What long-term effects might my teen have from opiate addiction?
A teenager abusing opiates usually starts out by using prescribed treatment for pain, but it can also be obtained illegally from dealers or friends. Occasional use does not have a high risk of developing an opiate addiction, especially when following a doctor’s orders. However, frequent use over a long period of time increases that risk dramatically in a user of any age. The potency of the medication for pain relief and the euphoric feeling decline gradually until the dosage is increased; eventually the user would have to use a lethal amount to feel something. Not only does this cause the opiate addiction, it can be lethal if an overdose is not recognized in time to get help.
Adverse Mental Effects
An opiate addiction is due in part to the psychologically addictive qualities of the drug. Getting high from the stimulant is only a temporary feeling that the mind and body will crave when it fades away. Any person that self-induces a constant state of relaxation eventually loses the ability to handle real life. It isn’t unusual for an addict to be overcome with anxiety and emotional unbalance if sobriety has an opportunity to set in. This creates the cycle of opiate addiction that keeps a person helpless to quit even if they are able to recognize that they have a problem. In a teenager, the disinterest in anything outside of getting high causes mood swings, depression and neglect of personal responsibilities.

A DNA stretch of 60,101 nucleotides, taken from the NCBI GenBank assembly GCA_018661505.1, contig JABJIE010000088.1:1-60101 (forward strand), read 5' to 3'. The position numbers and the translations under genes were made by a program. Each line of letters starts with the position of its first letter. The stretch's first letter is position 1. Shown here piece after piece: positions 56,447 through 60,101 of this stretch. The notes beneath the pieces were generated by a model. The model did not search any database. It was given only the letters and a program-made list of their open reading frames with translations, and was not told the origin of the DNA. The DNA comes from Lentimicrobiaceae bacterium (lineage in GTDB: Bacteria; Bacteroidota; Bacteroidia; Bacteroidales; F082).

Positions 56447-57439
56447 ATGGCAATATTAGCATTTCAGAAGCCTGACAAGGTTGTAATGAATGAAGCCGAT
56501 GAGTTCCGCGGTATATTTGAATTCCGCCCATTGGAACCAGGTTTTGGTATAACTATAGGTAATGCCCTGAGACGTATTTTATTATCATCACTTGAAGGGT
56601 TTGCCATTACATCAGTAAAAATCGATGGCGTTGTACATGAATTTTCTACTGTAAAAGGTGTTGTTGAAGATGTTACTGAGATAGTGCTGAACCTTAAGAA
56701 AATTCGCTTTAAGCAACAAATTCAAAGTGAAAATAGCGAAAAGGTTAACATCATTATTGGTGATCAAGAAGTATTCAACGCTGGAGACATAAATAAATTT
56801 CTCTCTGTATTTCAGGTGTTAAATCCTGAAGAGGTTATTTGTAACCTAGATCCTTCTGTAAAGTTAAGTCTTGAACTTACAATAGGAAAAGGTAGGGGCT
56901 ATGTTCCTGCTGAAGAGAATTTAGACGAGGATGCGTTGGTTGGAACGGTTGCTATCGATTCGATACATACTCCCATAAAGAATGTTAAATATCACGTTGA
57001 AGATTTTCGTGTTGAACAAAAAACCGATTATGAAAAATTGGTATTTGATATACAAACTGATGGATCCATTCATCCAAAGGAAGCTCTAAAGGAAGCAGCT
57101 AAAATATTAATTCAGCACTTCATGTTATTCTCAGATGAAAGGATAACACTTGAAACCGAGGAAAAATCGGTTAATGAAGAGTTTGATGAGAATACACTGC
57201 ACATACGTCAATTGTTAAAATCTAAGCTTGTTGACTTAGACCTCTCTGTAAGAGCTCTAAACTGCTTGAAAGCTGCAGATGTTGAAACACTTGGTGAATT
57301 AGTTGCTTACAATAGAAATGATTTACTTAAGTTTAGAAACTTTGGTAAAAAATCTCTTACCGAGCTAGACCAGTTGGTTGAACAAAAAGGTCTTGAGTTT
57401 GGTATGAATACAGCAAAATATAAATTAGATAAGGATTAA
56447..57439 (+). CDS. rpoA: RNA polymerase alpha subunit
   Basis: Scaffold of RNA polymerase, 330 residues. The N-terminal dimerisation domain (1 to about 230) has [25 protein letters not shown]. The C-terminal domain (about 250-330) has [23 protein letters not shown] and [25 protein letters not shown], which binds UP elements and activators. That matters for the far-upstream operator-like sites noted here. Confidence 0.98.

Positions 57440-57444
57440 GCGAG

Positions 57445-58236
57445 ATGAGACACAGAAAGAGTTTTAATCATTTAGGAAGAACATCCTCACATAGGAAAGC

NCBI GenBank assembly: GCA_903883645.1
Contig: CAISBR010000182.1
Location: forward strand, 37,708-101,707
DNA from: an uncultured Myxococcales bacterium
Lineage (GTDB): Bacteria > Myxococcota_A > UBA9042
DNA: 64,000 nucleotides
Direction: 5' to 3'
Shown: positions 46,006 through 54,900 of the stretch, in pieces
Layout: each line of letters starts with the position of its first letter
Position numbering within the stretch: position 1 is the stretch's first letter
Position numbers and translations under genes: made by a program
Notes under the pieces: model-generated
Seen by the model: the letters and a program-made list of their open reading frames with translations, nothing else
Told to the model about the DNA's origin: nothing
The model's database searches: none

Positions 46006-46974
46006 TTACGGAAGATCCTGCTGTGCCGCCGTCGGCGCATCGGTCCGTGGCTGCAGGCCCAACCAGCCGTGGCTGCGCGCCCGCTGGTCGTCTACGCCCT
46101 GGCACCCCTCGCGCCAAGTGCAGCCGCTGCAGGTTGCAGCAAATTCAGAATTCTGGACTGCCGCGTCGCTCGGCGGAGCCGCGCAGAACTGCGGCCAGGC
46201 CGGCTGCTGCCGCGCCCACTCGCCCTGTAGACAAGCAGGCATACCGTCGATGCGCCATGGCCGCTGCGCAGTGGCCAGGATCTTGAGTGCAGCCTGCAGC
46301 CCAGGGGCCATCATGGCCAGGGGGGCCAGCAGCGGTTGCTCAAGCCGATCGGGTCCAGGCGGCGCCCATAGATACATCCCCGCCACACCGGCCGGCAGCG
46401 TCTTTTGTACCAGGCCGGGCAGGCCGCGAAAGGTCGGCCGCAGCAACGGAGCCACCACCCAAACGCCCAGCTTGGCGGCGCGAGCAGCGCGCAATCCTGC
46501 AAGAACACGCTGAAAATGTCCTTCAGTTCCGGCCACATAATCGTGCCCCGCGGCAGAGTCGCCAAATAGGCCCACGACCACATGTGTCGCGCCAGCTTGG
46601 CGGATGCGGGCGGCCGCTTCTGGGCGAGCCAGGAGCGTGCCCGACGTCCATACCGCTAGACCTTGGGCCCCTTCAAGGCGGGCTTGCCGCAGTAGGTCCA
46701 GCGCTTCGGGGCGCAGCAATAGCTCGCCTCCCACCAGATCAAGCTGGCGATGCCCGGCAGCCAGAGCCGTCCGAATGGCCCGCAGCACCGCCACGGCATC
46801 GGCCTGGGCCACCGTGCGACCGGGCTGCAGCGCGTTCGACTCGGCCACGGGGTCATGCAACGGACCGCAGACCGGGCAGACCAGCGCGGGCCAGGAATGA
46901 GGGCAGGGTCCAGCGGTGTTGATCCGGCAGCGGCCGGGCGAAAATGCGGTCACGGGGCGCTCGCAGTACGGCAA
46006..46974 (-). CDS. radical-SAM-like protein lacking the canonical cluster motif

Graduating to Harder Drugs
Prescription opiates, that are not able to achieve the desired high, lead teenagers to seek a more potent option. Heroin is also made from opium seeds so it is often the drug of choice in a person that is already has an opiate addiction to prescription painkillers. Unfortunately, it’s also inexpensive and easy to obtain on the streets for any teenager that is having difficulty getting pills. It is not a regulated substance, meaning that there is no dosage to follow or indication of potency in Heroin. If the teen is injecting the drug, they are at risk of complications from sharing needles, collapsed veins, severe weight loss, or infections at the sites used for injecting.
Severe Withdrawals in Treatment
The length of time using, frequency and quantity of drugs taken at a time play a role in the severity of physical symptoms and time required for detox. A teenager that gets professional help at an early stage of opiate addiction will have a much easier recovery than one that has been abusing for a longer period of time. Physical and psychological symptoms may include:
- Joint or muscle pain
- Flu-like symptoms
- Suicidal thoughts
Recognizing the Signs in Your Teen
Parents that are aware of their child being prescribed pain medication should take extra precautions to regulate the use. Understanding the warning signs of this type of addiction also helps when the teenager is obtaining drugs from another source. Most parents are able to notice a slight change in attitude or behavior; but during the teenage years, they will naturally be going through a lot of changes. Sudden problems at school or withdrawal from activities that they used to enjoy are worth looking into as well. They may slur their speech or talk slower than normal when they are high from using. Small pupils, drooping eyelids, weight loss and a red face are physical signs that are more difficult to mask than behavioral abnormalities. Pay attention to their sleep patterns, especially if they seem to be tired during the day or staying in bed all day during the weekends.
If you feel that your teen may have an opiate addiction, get professional assistance and treatment as soon as possible. The long-term lasting effects are significantly more harmful than the consequences in an early stage of addiction.